In over a decade of racing, I figure I have completed nearly 100 different multi-sport races.  As both a coach and an athlete, I feel that I have experienced just about everything you can experience in a race — adverse weather, wrecks, poorly marked course, blatant cheating, etc.  But at this years Music City Triathlon, I saw first hand how even with proper planning, mother nature always wins.  And sometimes, it doesn’t even make sense.

Here is what transpired on Sunday morning:

1.  Water temperatures of 72 degrees making a race in July wetsuit legal.  This has happened once before but it was after an abnormal cold front and rain came through.  This race was after several days of 95+ degrees.  Still odd.  The most logical explanation is that the dam releases water from the bottom of the lake which is much colder.  But why this year and not those in the past? I can’t say that I would have worn a wetsuit on such a hot day, but those that did, particularly in the Olympic race, had an advantage. 

Lesson #1:  Always come prepared.

2.  Two races, Olympic and Sprint that both had a strong current but played out totally different.  The Olympic distance race went first and we all watched as the current played a role pushing around athletes.  All in all, the swim times were very comparable to last year and previous times.  That being said, there were a number of athletes that needed to be rescued.

The sprint race, however, was complete carnage.  Despite the Olympic going off relatively incident free, the sprint swim was later cancelled as bodies were splattered all over the river and demand for rescue was outpacing supply of boats.  The race directors, I am certain, were dumbfounded.  They made the right call.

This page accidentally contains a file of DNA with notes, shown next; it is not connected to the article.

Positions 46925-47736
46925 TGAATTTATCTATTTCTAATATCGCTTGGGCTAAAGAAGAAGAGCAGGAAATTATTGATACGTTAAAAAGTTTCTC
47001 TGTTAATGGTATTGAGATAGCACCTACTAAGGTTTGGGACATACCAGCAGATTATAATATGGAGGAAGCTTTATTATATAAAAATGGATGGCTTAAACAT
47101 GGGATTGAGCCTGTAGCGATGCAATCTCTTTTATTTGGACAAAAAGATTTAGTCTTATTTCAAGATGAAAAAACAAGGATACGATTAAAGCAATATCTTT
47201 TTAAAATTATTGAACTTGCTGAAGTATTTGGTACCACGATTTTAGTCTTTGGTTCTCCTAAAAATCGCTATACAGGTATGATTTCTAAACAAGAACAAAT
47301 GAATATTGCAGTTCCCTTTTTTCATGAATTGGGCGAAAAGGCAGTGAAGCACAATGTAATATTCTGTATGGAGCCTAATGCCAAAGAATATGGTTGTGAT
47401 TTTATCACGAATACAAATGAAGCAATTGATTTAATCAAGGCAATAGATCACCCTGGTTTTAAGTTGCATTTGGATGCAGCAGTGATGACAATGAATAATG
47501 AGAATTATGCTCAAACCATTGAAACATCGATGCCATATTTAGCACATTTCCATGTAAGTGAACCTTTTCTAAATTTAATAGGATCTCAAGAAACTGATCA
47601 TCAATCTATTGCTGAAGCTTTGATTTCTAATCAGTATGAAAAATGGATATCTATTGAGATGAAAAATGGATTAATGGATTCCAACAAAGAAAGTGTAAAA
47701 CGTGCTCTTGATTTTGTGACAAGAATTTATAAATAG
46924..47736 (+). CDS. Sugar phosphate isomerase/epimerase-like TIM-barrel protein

Lesson #2:  Sometimes things just don’t make sense in a race.

3.  How bad was it?  Well my unofficial swim time (because they threw out the swim times) was just over 12 minutes for a 400 meter swim.  I don’t claim to be a fish, but in a local race, I am pretty certain my swim will be in the top 15-20%.  This race took me twice as long as I expected.  I KNEW I was swept down stream at two points.  It almost seemed as if I would never make the second turn buoy.

Having completed this swim totally altered the way I raced the bike and swim.  I certainly spent much more energy in the water than expected.  And I was a bit demoralized when I saw my swim time.  I knew others may struggle but I thought I was starting the bike down 4-5 minutes to my typical competitors.  I also knew that gap would be too much to overcome.  When I got back to T2, I only saw a couple bikes.  It didn’t really occur to me that maybe EVERYONE’s swim sucked.

Lesson #3:  Things happen and you have to adjust.

Now this isn’t the first time I have had a mental lapse in a race.  But it is a good reminder to stick to your plan and focus on things that you can control.  That mantra has always stuck with me.  It keeps me from over thinking in these situations.  Thinking too much can lead to over biking as you try to make up time without realizing that it will adversely affect your run.

So exactly how bad was my swim?

It is clear there was a giant current cutting through the river at a certain point.  I knew what to do.  I came off the first turn buoy with a HARD right turn.  I sighted well to the right of the next buoy only to end up way left.  Even coming back, I aimed for the back of the pier to only end up in front of it.  I made two mistakes in that swim and I can’t say that I wouldn’t make them again.  I could feel the current pushing me off course so twice I stopped to gather my bearings better.  I can’t recall the last time I stopped in a race.  I think that is the point where I was swept down.  And that makes sense to me.  But if I had to do it again, I can’t say I wouldn’t stop when I know I was that off course.

I guess the final lesson here is mother nature always wins.  Don’t try to fight her.